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GUIDE: EU and Africa’s position at COP21 – media alert


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From today, 30 November, the world will decide on the global agenda for climate change at the COP21 in Paris. The European Centre for Development Policy Management (ECDPM) has a large amount of expertise on climate change and the impact on Africa.

The European Union – what happens after COP21?

Developing countries – especially the most vulnerable – need a robust deal at the 21st Conference of the Parties (COP21) in Paris, as well as an ambitious action plan to ramp up action afterwards. The European Union (EU) can help finalise the deal by offering more in the key negotiating fora, especially on adaptation support and finance. But the real work will begin after Paris.

  • The Paris Agreement must be balanced, durable, dynamic and transparent
  • The EU should be open to raising the ambition of its 2030 emissions target and a 55- 60% reduction target by the mid-2030s
  • Climate change should be reflected in the forthcoming Global Strategy on Foreign Policy and Security Issues.

READ our report written by four influential think tanks: Climate change: The European Union towards COP21 and beyond

Climate smart agriculture

Climate change has already had devastating effects on agriculture. This impacts people’s livelihoods, and in worse case scenarios can create life-threatening food shortages. Up to 9 out of 10 Africans work in agriculture. Climate-smart agriculture can help to solve this problem.

“Agriculture has suffered neglect on the fringes of the climate change negotiations. There are a number of barriers, ranging from the complexity of finding a globally agreed definition of the agriculture sector to remaining gaps in technical knowledge on the climate impact on agriculture;” explained Dr Hanne Knaepen, Policy Officer at ECDPM.

READ our report: Making agriculture in Africa climate-smart: From continental policies to local practices
WATCH our video
CHECK OUT our infographic

High stakes for the EU and Africa – COP21 position

Climate change is a threat multiplier – it is linked to migration, conflict, food shortages, the economy and more. This is not just a problem for Africa, this is a problem for the world. How can the EU and Africa successfully work together to combat climate change?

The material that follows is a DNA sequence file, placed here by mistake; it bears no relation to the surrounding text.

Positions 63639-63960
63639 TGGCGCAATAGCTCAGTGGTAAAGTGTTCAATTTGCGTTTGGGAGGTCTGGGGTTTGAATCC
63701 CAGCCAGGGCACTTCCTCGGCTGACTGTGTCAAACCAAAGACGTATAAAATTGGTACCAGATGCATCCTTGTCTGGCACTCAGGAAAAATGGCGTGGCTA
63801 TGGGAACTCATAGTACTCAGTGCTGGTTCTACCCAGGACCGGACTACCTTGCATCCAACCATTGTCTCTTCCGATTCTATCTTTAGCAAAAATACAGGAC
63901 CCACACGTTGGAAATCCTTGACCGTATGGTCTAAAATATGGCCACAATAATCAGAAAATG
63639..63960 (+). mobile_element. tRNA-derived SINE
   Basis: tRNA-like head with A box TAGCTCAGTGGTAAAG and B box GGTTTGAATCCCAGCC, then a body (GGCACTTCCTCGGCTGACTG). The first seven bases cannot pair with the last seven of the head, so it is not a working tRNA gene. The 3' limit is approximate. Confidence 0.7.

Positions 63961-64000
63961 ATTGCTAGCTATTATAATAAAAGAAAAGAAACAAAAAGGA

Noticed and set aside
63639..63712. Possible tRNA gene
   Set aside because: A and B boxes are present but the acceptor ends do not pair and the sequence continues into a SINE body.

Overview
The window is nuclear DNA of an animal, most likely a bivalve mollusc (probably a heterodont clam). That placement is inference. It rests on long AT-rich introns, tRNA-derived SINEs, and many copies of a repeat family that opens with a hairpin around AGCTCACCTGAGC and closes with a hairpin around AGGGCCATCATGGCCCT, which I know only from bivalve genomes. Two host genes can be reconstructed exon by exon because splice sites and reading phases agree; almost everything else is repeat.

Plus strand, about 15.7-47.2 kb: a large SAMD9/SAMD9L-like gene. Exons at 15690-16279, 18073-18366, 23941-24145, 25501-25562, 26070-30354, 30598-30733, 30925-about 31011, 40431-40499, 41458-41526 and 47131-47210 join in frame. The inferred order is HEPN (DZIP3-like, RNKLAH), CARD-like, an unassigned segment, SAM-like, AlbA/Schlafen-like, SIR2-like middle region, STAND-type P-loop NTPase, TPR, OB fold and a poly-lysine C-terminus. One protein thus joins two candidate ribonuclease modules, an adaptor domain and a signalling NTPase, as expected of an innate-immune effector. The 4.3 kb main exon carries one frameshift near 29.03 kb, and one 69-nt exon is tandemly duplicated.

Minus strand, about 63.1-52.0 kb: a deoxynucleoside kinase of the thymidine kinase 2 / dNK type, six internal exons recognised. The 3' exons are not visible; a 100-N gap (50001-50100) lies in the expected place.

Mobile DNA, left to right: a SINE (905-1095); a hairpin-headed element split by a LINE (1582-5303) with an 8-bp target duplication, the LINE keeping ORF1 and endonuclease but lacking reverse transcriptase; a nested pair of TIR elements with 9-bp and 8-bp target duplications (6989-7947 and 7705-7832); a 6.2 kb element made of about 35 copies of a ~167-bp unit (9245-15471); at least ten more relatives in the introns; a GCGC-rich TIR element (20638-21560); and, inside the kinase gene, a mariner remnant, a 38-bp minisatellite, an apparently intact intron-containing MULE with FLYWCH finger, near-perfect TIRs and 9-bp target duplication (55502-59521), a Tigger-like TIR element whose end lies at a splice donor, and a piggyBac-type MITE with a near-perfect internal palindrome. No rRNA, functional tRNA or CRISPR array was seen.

“There are high stakes for both the EU and Africa when it comes to agreeing a global climate agreement that curbs emissions. The EU’s position for COP21 – released today – aims to ensure global temperatures do not rise above 2 degrees. There will be balanced focus on adaptation and mitigation:” said Dr Hanne Knaepen, Policy Officer at ECDPM.

READ our report: Africa and Europe combatting climate change: Towards a common agenda in 2015
READ our op ed: From Lima to Paris: 5 promising pathways for a joint EU-Africa position on climate change

Experts available for interview

Dr Hanne Knaepen, Policy Officer and expert on climate change, will be attending COP21 on 1st December for Agriculture Action Day. She will be available for comment throughout the COP21.

Alisa Herrero-Cangas, Policy Officer for the Strengthening European External Action Programme.

Notes to editors:

The European Centre for Development Policy Management (ECDPM) is an independent foundation, which aims to facilitate efforts to revitalise and deepen relations between Europe and Africa beyond aid.

It has been working on EU-Africa relations for over 25 years.

For more information or to set up an interview get in touch with Emily Barker at or on +32474123473


EU foreign and development policySustainable food systemsAgricultureClimate change